Genomic analysis of SARS-CoV-2 Circulating during Second and Third Wave of COVID-19 in Nepal
Background: In Nepal, since the first detection of COVID-19 case in January 2020, the total cases have rose to almost a million with more than 12,000 deaths. Till now, WHO has classified 5 variants of SARS-Cov2 as variant of concerns at different time points causing many waves in different countries and regions at different time points. Nepal had also faced three distinct waves of COVID-19 caused by different variant of COVID 19. The objective of this study was to perform whole-genome sequencing of SARS-CoV-2 circulating in different waves of COVID-19 in Nepal and investigate its variant or lineage.
Methods: In this study, samples from 49 SARS-CoV-2 infected subjects from May 2021 to January 2022, were investigated. The methodology followed RNA extraction, real-time PCR for confirmation and whole-genome sequencing. The consensus genomes were interpreted with appropriate bioinformatics tools and databases.
Results: Sequence analysis of 49 genomes revealed to be of Delta (n=27) and Omicron Variant (n=22). The mutations in the consensus genomes contained the defining mutations of the respective lineages/variants. There were 20 genomes of Omicron sub-lineage BA.2, 1 of BA.1.1 and 1 of B.1.1.529.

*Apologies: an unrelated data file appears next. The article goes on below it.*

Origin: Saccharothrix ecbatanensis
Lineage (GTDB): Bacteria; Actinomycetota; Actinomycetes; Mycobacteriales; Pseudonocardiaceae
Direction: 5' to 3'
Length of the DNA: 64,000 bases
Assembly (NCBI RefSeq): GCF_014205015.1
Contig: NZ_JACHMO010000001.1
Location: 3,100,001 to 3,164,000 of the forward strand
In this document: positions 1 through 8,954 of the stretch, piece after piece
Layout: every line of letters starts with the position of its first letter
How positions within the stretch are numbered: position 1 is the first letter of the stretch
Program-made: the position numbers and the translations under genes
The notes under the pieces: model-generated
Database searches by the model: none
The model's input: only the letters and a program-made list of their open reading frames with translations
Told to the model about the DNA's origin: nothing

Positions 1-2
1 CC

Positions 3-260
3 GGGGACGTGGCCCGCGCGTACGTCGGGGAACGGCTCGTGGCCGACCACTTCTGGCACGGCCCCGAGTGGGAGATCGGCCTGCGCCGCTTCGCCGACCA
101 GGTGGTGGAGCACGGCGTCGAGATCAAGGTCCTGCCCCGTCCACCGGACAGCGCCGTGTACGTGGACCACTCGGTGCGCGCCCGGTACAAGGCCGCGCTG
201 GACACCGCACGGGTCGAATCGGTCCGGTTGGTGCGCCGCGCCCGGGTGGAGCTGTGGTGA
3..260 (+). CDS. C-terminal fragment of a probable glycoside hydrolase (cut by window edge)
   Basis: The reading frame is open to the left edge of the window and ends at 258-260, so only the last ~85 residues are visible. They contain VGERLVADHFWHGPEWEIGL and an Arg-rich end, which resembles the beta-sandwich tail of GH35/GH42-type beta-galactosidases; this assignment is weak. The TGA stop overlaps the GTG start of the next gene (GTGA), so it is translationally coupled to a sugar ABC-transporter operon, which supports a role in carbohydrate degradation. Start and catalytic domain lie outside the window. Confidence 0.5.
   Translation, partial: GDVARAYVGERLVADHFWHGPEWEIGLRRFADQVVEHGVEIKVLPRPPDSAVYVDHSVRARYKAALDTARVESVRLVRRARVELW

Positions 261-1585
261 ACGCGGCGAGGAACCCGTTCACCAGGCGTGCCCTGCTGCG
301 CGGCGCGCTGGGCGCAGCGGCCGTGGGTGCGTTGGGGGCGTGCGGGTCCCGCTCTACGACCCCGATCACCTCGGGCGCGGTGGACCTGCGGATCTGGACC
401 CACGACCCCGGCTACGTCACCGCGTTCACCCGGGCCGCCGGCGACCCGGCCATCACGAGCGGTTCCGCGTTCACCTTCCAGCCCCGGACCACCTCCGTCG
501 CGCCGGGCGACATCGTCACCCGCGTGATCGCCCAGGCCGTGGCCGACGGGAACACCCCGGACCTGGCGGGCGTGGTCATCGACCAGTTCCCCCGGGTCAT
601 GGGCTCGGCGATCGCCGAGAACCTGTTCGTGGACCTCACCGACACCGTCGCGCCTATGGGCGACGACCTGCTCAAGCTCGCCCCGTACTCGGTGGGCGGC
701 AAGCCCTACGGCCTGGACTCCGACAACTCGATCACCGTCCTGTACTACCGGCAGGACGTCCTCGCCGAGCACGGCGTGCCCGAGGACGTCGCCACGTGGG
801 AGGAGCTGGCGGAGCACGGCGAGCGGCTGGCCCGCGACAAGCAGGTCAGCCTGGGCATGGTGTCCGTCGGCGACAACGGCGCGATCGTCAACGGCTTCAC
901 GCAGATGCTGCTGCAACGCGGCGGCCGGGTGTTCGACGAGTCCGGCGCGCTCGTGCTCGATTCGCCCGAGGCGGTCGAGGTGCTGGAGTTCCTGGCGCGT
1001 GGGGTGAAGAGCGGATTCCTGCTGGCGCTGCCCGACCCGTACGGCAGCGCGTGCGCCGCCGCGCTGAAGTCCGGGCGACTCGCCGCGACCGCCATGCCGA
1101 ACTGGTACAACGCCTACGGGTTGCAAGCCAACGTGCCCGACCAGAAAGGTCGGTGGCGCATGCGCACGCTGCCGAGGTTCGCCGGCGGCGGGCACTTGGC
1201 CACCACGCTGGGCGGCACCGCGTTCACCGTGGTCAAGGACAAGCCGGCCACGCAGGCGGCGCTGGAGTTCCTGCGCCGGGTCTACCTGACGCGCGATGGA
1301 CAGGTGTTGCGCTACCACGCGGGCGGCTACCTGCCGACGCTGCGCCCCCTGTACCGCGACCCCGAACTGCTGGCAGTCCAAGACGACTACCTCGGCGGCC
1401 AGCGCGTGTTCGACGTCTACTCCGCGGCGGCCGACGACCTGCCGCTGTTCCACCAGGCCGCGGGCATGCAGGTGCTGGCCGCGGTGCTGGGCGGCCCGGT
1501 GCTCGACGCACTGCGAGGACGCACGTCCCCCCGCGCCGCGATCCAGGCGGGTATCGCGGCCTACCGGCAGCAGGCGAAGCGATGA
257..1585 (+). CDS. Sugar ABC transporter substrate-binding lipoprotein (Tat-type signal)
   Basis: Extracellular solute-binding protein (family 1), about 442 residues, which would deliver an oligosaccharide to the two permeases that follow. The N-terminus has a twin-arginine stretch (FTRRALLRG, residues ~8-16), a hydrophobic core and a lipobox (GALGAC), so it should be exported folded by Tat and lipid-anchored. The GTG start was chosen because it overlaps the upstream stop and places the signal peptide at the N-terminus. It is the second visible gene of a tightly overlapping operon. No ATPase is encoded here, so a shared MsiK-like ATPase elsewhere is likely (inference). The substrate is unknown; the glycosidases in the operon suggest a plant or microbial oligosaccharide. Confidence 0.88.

Conclusions: This study provides concise genomic evidence of presence of Delta and Omicron variant of COVID-19 in Nepal. Delta and Omicron variants were driving the second wave and the third wave of COVID-19 respectively in Nepal. Therefore, the genomic surveillance must be increased to clearly map out the pandemic and strategize vaccination approaches in the country.
Keywords: COVID-19; delta, omicron; Nepal;SARS-CoV-2; whole-genome sequencing
Copyright (c) 2023 Dipesh Tamrakar, Nishan Katuwal, Navin Adhikari, Surendra Kumar Madhup, Meghnath Dhimal, Rajeev Shrestha
This work is licensed under a Creative Commons Attribution-NonCommercial 4.0 International License.
Journal of Nepal Health Research Council JNHRC allows to read, download, copy, distribute, print, search, or link to the full texts of its articles and allow readers to use them for any other lawful purpose. Copyright is retained by author. The JNHRC work is licensed under a Creative Commons Attribution-NonCommercial 4.0 International (CC BY-NC 4.0).